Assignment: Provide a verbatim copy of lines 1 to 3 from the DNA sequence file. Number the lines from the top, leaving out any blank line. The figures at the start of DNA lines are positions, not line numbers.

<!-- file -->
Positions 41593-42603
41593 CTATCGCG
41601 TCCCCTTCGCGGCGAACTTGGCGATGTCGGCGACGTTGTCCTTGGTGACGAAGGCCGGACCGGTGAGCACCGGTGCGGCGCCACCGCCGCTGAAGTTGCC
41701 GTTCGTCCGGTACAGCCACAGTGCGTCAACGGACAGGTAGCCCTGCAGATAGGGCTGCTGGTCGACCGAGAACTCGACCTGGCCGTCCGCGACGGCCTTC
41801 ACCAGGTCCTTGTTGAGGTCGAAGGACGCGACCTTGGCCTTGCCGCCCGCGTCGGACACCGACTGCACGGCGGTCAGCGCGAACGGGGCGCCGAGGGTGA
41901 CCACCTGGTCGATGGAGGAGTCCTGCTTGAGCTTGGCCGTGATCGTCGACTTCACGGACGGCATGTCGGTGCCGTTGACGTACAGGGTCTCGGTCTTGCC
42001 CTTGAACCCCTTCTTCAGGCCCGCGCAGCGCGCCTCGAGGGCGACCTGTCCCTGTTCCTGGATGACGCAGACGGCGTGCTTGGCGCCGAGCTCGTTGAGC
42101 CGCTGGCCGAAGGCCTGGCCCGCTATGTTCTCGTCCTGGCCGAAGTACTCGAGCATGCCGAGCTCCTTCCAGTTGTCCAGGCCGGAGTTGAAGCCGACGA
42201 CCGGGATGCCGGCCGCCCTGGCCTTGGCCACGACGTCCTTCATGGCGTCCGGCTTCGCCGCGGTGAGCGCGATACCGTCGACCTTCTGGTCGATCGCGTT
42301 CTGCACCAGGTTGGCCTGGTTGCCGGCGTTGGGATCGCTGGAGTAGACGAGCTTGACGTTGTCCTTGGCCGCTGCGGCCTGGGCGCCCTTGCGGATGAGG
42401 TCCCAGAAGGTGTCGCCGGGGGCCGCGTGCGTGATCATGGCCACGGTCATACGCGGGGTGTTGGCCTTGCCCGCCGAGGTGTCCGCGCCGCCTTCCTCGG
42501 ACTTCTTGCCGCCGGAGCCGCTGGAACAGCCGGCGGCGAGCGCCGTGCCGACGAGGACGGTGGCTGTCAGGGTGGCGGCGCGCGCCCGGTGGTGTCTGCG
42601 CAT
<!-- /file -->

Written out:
Positions 41593-42603
41593 CTATCGCG
41601 TCCCCTTCGCGGCGAACTTGGCGATGTCGGCGACGTTGTCCTTGGTGACGAAGGCCGGACCGGTGAGCACCGGTGCGGCGCCACCGCCGCTGAAGTTGCC